I'm new on this forum but regularly read some of the posts.

I'm currently trying to make principle components with 19 climatic variables. They are all from WORLDCLIM in the same coordinate system and same extent. By default I created 19 principle components and it worked! But I realized the eigenvalues were really high. Here is what I get for the first 3.

PCA Eigenvalues

1- 7.652846e+004

2- 3.276850e+003

3- 9.996242e+002

Why are they so high? In regular PCAs, the eigenvalues are usually equal or lower than the number number of variables... Is it different because were are dealing with spatial analyses?

Thank you,

Victor

I'm currently trying to make principle components with 19 climatic variables. They are all from WORLDCLIM in the same coordinate system and same extent. By default I created 19 principle components and it worked! But I realized the eigenvalues were really high. Here is what I get for the first 3.

PCA Eigenvalues

1- 7.652846e+004

2- 3.276850e+003

3- 9.996242e+002

Why are they so high? In regular PCAs, the eigenvalues are usually equal or lower than the number number of variables... Is it different because were are dealing with spatial analyses?

Thank you,

Victor

You need to really think about your data and not just apply a statistic to reduce dimensionality and redundancy for convenience sake. Your climate variables are representing temperature, moisture and timing with many variables that are inversely correlated. Additionally, some climate transformations create curvilinear relationships. Some exploratory analysis will reveal much about your data, test assumptions, and allow you to make informed decisions before applying a PCA. Creating a subset of variables that represents the process that you are interested in will provide more relevant interpretation of the principle axes.

Actually i have had this problem before. What happened was i realized that i have forgotten to normalize my data before running Principal Components. Is this the case?

Actually i do have a problem now. I am also doing the same thing but also with topographic and edaphic data. My problem is... eigenvalues are too low, and i do not know how to use the results to carry out varimax rotation.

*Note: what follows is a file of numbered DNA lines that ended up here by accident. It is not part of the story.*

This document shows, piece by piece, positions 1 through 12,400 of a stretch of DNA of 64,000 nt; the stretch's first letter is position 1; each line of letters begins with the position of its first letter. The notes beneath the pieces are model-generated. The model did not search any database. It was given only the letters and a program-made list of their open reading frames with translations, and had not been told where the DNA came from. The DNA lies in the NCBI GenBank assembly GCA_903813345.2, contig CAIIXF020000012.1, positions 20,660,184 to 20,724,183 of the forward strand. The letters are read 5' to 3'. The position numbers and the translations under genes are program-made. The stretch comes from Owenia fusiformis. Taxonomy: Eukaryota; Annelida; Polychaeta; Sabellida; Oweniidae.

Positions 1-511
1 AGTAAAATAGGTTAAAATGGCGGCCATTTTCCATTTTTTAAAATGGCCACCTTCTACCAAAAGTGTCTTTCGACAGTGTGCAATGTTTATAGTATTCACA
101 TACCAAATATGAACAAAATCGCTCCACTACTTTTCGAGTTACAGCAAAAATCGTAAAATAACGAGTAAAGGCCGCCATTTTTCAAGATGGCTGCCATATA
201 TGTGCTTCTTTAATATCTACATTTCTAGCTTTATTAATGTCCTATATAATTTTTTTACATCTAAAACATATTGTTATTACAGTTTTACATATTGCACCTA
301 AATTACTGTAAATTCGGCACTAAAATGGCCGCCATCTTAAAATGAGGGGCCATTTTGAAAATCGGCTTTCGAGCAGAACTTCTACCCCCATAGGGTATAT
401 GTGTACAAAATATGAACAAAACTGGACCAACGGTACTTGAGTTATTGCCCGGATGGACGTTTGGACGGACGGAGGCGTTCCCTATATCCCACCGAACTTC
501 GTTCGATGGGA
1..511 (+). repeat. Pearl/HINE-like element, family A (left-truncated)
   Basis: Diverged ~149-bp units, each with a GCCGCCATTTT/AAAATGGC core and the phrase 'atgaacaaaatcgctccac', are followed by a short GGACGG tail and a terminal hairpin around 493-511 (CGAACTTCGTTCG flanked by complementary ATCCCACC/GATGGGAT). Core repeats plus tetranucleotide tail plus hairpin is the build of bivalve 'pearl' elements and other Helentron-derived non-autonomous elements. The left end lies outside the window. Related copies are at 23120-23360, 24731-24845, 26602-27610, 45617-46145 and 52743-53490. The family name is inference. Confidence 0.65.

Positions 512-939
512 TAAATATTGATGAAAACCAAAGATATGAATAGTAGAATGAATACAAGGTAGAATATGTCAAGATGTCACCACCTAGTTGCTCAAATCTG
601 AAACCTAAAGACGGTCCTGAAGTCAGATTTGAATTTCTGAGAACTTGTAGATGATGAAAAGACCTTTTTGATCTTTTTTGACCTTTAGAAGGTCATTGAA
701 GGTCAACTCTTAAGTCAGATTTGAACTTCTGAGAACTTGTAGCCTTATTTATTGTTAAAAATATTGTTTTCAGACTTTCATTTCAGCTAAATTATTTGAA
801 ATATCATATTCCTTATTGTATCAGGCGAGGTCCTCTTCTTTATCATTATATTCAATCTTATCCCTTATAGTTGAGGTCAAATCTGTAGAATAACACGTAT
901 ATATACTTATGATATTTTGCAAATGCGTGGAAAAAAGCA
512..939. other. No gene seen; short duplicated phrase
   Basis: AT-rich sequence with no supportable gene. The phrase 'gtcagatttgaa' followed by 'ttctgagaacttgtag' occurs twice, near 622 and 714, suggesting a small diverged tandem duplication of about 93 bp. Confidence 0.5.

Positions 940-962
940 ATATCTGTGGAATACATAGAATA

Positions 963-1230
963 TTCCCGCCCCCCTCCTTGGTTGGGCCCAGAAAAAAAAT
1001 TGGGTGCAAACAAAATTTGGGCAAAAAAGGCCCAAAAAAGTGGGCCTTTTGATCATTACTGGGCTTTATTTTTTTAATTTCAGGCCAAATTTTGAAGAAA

Help is VERY VERY much appreciated!

The motivation behind my advice was in specific reference to understanding climate process. I can think of very few instances in climate analysis where, at some point along the line, inference is not necessary. As such, it does not strike me as a data reduction problem. The relationship between temperature or precipitation and timing/duration (e.g., frost free period) can be a driver of many ecological processes. It is important to understand these relationships to fully realize the effects on a given process. These relationships can be non-linear lending themselves to more suitable statistics than PCA. Additionally, it is possible for certain climate variables to have multiple modes, which standardization does not correct, thus resulting in difficult interpretation. PCA is applied commonly to climate data (in both climate science and ecology) and there has recently been considerable "push back" as to how analysis are conducted, particularly in community ecology. I review for several ecological and modeling journals and this trend is becoming clear. I have seen several papers rejected recently because one of the reviewers does not agree with how a PCA was applied and does not believe that the results are supported. You just need to be careful that your question does not unintentionally lead to an ordination type analysis. This is driven by what you intend to do with the resulting reduced-climate PCA results. If your intent is to look at a process (e.g., species richness, productivity, etc...) along an ecological gradient then you start running into issues. This is very well documented in the ecological literature.

However, I do have to admit that I made an overreaching assumption on what the intent of your analysis was, so my advice may be way off base. Just remember that, in statistics, what is technically correct and what you can get away with are often very different and the subject of much debate among statisticians. Because of this, "correct" methodology can be very confusing with much contradictory information.

has anybody performed any map similarity works among different raster maps using ArcGIS?

Who has any idea or advise on this issue will be appreciated very much.

Thank you very much.

Armagan